- Current Status
- In Season
- David Carradine
We gave it a C+
The Way David Carradine tells it, when he drove onto the Warner Bros. lot in 1971 to shoot the first scenes of Kung Fu, he was directed to Lorne Greene’s parking space. No surprise, really: Times had turned, and Kwai Chang Caine’s ass-kicking hippie Zen was completely at odds with the staunch verities of the Ponderosa. For better and for worse, Carradine’s dusty, garrulous autobiography, Endless Highway (Journey Editions, $24.95), shows this larger cultural change refracted through a man who has been by turns film-industry brat, beatnik, soldier, acidhead, fake TV ”Chinaman,” woolly-headed mystic, taciturn actor, idealistic director, and much-married chump.
Carradine’s a natural anecdotalist, and his book is a pithy, occasionally stirring read—no more so than when he writes about his childhood in Los Angeles and the paradise of being the son of actor John Carradine. But his parents’ marriage flew apart, and Carradine’s later childhood reads like a blueprint for other Hollywood scions: half siblings, prep schools, reform schools, girls. The ’60s are upon us by the time he has his own success, and Carradine’s sharp narrative edge gets blunted in an endless, unleavened parade of buddies, babes, and mind-expanding substances.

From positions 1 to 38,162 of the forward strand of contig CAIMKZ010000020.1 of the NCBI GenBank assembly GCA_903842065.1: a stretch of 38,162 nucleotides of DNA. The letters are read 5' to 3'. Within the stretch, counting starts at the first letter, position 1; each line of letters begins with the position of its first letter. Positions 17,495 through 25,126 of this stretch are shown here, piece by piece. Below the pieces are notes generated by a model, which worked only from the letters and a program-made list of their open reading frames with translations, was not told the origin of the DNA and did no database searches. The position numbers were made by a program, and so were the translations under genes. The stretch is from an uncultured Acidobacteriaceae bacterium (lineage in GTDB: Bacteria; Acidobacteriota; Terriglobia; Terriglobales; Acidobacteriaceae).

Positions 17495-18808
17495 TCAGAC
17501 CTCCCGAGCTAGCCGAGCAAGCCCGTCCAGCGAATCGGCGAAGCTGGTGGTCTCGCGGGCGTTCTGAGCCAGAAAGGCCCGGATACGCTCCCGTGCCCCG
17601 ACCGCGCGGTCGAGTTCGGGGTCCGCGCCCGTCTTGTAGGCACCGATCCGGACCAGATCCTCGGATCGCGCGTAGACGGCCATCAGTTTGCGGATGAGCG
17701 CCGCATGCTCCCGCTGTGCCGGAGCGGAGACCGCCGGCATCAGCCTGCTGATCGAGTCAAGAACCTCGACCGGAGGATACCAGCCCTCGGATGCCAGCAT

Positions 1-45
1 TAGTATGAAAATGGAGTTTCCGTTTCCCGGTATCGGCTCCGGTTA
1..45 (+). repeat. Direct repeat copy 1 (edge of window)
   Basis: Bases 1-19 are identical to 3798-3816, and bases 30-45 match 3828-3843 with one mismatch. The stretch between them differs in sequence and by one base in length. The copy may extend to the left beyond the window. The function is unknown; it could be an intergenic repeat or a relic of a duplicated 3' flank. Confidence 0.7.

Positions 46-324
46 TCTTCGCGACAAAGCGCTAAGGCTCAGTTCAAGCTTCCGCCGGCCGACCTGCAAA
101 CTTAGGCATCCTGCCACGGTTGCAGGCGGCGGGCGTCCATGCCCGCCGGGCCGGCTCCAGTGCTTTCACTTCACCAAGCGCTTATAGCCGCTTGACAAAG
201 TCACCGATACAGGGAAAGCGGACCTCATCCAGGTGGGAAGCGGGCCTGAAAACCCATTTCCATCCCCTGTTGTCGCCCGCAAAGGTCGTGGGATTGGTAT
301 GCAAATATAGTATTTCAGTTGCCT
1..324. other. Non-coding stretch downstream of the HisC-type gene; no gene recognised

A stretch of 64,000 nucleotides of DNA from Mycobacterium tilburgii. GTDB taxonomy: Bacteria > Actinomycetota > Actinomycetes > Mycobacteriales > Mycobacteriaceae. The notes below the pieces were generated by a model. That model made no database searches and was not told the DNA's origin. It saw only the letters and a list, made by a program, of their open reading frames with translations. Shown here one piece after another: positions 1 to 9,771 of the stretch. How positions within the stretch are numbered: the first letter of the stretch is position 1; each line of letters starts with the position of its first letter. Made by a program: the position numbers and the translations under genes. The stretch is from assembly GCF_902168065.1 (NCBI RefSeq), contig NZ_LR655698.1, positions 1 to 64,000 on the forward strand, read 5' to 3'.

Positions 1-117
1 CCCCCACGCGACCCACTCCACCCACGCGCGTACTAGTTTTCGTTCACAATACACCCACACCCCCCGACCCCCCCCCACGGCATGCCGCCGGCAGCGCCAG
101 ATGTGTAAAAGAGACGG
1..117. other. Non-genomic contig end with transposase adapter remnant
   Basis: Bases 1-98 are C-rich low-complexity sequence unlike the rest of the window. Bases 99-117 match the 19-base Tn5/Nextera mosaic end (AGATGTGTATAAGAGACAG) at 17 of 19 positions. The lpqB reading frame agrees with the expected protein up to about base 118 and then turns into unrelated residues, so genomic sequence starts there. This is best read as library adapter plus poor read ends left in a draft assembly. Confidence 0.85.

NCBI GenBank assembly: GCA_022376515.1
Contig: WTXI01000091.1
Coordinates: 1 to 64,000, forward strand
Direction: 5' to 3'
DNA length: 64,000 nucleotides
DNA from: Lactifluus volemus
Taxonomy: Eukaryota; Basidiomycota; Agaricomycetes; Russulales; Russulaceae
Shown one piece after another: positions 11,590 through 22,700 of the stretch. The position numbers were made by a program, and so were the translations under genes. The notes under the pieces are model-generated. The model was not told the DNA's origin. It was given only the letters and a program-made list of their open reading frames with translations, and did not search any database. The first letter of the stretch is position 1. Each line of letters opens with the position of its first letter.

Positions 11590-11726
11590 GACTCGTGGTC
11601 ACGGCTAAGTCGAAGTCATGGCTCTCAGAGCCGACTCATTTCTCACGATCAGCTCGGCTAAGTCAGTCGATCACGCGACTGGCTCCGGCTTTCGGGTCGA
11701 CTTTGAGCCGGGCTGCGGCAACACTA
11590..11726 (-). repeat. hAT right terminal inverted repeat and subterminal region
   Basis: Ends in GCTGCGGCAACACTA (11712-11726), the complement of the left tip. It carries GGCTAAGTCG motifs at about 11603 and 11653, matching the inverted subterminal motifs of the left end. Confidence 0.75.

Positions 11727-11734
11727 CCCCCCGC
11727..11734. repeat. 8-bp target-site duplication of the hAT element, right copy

Women, especially, get short shrift in this tale. About one of Carradine’s more serious loves, we find no more description than that she was ”a pretty little girl with big tits,” and it’s hard to muster sympathy over his attempts to juggle concurrent relationships with Barbara Hershey (who had just given birth to his son) and Season Hubley (Escape From New York). Yet bitter, gleaming diamonds stud the book, such as when Carradine argues with Ingmar Bergman over killing a horse for a scene in 1977’s The Serpent’s Egg, and the director retorts, ”Little brother, I’m an old whore. I have shot two other horses, burned one, and strangled a dog.”
And according to Carradine, performers aren’t much better than directors. Early in Endless Highway, Carradine writes that ”anybody who tells you that actors are good friends is completely full of it; they’re…cross-sections of self-centeredness; as cruel as eight-year-olds, and as kind as coyotes.” His book’s fault is that such harsh, laconic judgments fall on everyone but the author. C+